A newfound zeal among Chinese tax authorities has led to a new cost of doing business for global fund managers running international investment mandates for mainland institutions.

Fund executives in Singapore and Hong Kong report that this year their firms have, for the first time, been required to pay business tax, as well as income tax if their business is deemed a ‘permanent establishment’.

Given the size of overseas investments from the likes of China Investment Corporation and Safe Investment Corporation, the newly enforced tax must be considered a new cost of doing business.

“It’s only 5% of the gross fee, so it’s not really a big deal,” says one institutional sales head at a big US asset manager.

But tax authorities in Beijing are not just enforcing a long-standing business tax on financial services transactions, the above-mentioned 5% on gross.

They are also taking a closer look at which companies are – or are not – ‘permanent establishments’. Until 2009, foreign firms could reduce their tax exposure by claiming business was being done offshore. A new tax measure that became effective in early 2009 did away with any onshore-versus-offshore distinctions, and charges any business done by foreign financial entities.

Such taxes apply if a company is deemed a permanent establishment. That is, if the government deems the firm’s business activity is sufficient to consider it onshore, the firm is liable to income tax.

Last year, China renegotiated its preferential taxation treaties with jurisdictions such as Hong Kong and Singapore to give them some breaks. For a business to be considered a permanent establishment (and be taxed), it must conduct more than 183 days of business on the mainland per year.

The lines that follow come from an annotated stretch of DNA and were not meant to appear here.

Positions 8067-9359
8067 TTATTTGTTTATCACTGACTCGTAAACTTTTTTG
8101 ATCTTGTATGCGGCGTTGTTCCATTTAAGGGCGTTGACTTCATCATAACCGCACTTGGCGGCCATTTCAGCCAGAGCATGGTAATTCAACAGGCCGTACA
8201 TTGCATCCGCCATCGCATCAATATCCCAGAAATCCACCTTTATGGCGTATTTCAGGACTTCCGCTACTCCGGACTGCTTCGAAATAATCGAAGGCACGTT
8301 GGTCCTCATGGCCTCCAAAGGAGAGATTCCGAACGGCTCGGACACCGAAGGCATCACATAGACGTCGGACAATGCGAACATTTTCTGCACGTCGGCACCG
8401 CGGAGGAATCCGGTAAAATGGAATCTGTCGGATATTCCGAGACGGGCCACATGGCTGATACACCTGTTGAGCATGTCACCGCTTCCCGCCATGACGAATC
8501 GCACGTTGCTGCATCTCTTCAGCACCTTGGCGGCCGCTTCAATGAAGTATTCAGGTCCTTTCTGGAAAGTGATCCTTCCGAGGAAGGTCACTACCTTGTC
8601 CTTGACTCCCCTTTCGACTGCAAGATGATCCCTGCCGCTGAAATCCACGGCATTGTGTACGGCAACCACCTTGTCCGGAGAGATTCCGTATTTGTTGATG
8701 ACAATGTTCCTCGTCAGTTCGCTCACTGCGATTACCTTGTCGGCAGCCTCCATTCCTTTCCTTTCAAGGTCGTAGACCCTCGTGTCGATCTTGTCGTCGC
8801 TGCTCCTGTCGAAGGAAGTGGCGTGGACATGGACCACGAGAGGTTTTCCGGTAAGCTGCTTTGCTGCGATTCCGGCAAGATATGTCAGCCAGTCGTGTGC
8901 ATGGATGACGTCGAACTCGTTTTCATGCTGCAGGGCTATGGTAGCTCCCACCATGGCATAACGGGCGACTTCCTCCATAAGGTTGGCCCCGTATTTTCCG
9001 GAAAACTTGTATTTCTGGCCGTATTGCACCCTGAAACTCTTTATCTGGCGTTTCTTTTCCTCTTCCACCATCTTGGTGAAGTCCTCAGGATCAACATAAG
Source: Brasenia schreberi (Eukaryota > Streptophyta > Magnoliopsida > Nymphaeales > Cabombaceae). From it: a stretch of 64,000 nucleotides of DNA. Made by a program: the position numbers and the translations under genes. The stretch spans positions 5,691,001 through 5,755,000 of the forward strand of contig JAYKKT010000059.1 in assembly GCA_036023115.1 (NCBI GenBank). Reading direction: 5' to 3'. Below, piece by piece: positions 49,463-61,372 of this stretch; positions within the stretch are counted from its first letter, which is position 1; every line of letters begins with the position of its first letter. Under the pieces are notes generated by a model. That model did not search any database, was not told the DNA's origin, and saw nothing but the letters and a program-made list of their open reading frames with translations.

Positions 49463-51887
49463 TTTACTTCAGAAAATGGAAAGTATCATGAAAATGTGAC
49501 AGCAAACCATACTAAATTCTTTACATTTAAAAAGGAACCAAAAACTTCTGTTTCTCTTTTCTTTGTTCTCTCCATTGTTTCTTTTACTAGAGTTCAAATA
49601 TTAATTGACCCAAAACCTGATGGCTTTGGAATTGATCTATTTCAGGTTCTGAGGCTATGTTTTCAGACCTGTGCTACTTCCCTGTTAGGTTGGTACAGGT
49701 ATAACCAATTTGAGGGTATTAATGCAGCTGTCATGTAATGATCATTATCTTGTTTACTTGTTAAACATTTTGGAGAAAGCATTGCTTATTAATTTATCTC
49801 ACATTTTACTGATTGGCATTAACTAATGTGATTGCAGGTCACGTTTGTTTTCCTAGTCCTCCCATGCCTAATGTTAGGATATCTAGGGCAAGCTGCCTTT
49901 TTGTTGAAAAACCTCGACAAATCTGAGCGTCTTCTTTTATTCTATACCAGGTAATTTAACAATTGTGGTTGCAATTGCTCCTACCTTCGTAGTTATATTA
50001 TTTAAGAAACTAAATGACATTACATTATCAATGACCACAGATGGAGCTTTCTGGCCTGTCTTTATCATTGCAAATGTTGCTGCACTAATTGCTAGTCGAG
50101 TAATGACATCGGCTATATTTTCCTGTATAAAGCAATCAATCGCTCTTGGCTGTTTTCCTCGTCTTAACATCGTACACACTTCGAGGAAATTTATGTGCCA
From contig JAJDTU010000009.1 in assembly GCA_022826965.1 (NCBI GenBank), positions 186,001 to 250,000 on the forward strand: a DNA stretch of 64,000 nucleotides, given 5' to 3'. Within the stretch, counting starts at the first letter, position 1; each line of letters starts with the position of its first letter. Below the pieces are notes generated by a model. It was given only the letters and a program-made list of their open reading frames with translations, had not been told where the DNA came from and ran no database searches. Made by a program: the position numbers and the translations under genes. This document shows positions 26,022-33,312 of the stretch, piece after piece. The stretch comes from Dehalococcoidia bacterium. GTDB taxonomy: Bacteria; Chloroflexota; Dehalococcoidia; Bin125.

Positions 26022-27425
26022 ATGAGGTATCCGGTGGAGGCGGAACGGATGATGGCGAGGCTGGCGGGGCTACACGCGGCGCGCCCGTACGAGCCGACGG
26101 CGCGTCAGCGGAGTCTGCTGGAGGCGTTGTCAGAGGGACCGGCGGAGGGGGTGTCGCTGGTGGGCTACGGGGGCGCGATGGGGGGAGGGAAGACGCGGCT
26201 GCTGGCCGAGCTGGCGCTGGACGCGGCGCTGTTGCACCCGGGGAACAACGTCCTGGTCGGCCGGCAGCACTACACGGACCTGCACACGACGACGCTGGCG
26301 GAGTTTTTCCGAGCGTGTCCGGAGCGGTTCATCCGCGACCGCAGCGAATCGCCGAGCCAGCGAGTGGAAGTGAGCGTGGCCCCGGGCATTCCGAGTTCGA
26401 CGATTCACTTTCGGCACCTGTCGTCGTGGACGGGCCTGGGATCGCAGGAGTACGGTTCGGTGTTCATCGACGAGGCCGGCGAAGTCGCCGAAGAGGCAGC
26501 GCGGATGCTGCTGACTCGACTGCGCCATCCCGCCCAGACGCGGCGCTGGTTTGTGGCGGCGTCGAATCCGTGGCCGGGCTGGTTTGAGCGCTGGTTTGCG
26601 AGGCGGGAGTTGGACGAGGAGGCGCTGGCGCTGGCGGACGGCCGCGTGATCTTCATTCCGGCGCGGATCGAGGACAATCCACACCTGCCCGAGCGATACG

Until this year, foreign fund managers were either able to claim their work in China involved fewer than 183 days or that the tax authorities had yet to implement the new treaties.

This year, however, Beijing has become more aggressive about enforcing the tax – perhaps as a function of time required to digest the new rules, or due to a new urgency to collect tax in the wake of the government’s 2009 fiscal binge.

This means fund managers are being required to prove their onshore work comprised fewer than 183 days of activity, a process so arduous that firms aren’t bothering to try. (For one thing, it is cumbersome for exempt businesses to repatriate capital.)

Therefore more fund-management offices are being declared permanent establishments, which means anywhere from 15-50% of profits can be deemed eligible for an income tax on services, which is 25%.

LS Goh, a China tax expert at PricewaterhouseCoopers in Hong Kong, says firms should be aware of a further potential tax -- on individuals. Employees of permanent establishments are liable to mainland income tax, even if they declare they work there for just one day. That rate can be as high as 45%, and if the individual doesn’t pay it, the employer is held responsible.

Goh says foreign financial institutions hadn’t taken this rule seriously, but it is now being enforced, in some cases.